I am becoming Bionic Man. This has been an ongoing process for the past ten years. First, I had my gall bladder removed. Then, two years apart, I had cataract surgery on both eyes. Most recently, I had a hernia operation. I am now being held together by steel thread, sealing wax and dirt.
If these are the golden years, then please bring back the “lump of coal” years. Most of the young are naïve on the subject of physical discomfort.
This is a function of growing older. The hernia operation took place a month ago at the Shouldice Clinic in Toronto, which is world famous. It is housed in a mansion that used to be home to a long-ago Globe and Mail newspaper publisher and the surrounding grounds are incredibly lovely. About 30 operations are performed there every working day.
Apprehension got the best of me right from the start. Upon admission, I was sent downstairs for a blood sample and an electrocardiogram. The nurse in charge asked if I was still working, but that was not the way I heard it. I thought she had spotted an anomaly in my heart and it had stopped pumping. After a moment or two of startled looks and desperate questions, we got that sorted out and she had a great story to tell her friends.
I realized I might be in for more than I was expecting when my roommate on the first day, a veteran near the end of his stay, told me about the “walk of the zombies.” Sure enough, 24 hours later, I was one of those near-dead perambulators, at least in my own mind. By that time, I had a new someone sharing my room and I was able to terrify him with my tales of unimaginable horrors lurking in his immediate future.
The procedure itself is done with local anesthetic backed by a cocktail of disorienting and supposedly numbing pills. Still, I was awake during the operation and kept talking to the doctors all the way through. I’m sure they got bored with my comments, especially when I kept repeating that I would be happy to hold the scalpel if they needed me to.
Afterwards, I wasn’t going anywhere the first night and dinner was brought to my bedside. On the second day, my “class” was called to breakfast over the intercom and off we lumbered. This happened at lunch, dinner and evening snack-time as well. Now I understood about the zombie reference. We all shuffled down the hallway in our dressing gowns and slippers, staring fixedly ahead and trying not to run into anything.
The pleasant side effect was that everyone got along well. As I later said to Donna, my wife, the machismo that can sometimes complicate male relationships was in short supply. Everyone was concentrating on keeping upright and limiting the pain. There were women patients as well, but they were only a small fraction of the total population.
When released, I was told a full recovery would take about a month, but I could go back to work in a few days if I felt like it. That’s what I did and it helped to get my mind off my physical woes. But that wasn’t the end of my problems.
Two weeks after my operation, I started to experience eye trouble. At first, I thought it was an infection and not serious. I had a commitment to speak in Winnipeg, so I hopped on a plane and went and did my thing. Once home, however, I had my eye checked out and discovered a stitch from my second cataract operation was sticking out of my cornea. When the specialist pulled it out with a pair of tweezers, the relief was sweet and immediate.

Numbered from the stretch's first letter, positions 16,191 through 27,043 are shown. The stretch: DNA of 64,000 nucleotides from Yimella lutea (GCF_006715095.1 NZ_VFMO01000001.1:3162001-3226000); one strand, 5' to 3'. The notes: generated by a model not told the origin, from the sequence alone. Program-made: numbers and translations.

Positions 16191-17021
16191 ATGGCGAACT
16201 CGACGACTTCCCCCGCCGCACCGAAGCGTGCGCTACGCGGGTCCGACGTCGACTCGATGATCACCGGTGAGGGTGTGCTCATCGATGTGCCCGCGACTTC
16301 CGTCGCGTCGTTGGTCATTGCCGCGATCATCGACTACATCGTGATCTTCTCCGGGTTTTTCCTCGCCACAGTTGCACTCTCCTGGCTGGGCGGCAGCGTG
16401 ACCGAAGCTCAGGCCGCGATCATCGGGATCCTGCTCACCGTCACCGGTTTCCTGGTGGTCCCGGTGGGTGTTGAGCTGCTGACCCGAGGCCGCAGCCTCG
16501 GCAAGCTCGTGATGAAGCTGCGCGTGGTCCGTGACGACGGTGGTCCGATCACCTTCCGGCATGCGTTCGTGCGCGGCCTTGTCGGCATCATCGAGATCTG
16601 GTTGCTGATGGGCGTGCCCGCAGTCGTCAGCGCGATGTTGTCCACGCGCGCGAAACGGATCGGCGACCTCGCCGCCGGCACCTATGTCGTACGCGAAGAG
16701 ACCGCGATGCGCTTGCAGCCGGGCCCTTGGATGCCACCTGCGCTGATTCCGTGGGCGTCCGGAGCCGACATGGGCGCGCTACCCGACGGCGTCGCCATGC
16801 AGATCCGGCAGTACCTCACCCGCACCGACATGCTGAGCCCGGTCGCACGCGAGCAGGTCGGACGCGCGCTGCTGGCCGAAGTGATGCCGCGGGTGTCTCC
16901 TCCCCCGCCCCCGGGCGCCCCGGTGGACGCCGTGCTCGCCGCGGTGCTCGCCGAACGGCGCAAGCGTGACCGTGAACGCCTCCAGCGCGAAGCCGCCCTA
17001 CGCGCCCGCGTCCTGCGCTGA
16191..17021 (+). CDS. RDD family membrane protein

Let me end by telling you about my flight home from Winnipeg. Because of my various infirmities and degrees of discomfort, I was not shy about requesting pre-boarding assistance on the Air Canada flight back to Toronto. A fair amount of turbulence was expected and it was announced early on that the meal cart would only come around on a short-term basis. Therefore, the flight attendants worked as quickly as they could to serve everyone. The choice for the luncheon entrée was either a chicken wrap or beef wrap.
Most passengers were staring at their laptops, listening to their headsets or watching the video screens embedded in the seatbacks in front of them. I may have been the only one to see the exchange that followed. When the woman operating the meal cart was nearly opposite where I was sitting, another young lady further up the aisle, who appeared to be East Indian, requested that a particular type of “wrap” be forwarded to her. When the first flight attendant could not understand what the second was saying, the latter stuck her thumbs under her armpits and flapped her elbows. I thought it was hilarious.
When the cart lady turned back to the passengers and eventually came to me, I did the same. I flapped my extremities like I was doing the funky chicken and got the meal I wanted. But there is more. I was the last to exit the plane. As I have told Donna many times, I do not make a practice of flirting with stewardesses. However, I could not help telling the attractive young lady how much I enjoyed seeing her chicken impression.
She asked if I would like to see her beef move. Of course I said yes. She held the back of her fists against her forehead and raised both index fingers. Then she started bobbing and weaving her head forward in an attacking gesture. I did not think she could get any cuter until she stamped her left foot a couple of times and started snorting with nostrils flared.
Not wanting to play the matador and afraid that my guts would burst with mirth, I hightailed it out of there. But I walked through the airport with a lot lighter spring in my step. It just goes to show you can have fun under the most unlikely of circumstances.
You would think some of these anecdotes would provide good fodder for public speaking. Standing in front of an audience is a whole other matter, though, as outlined in So You Think You Know Flop Sweat.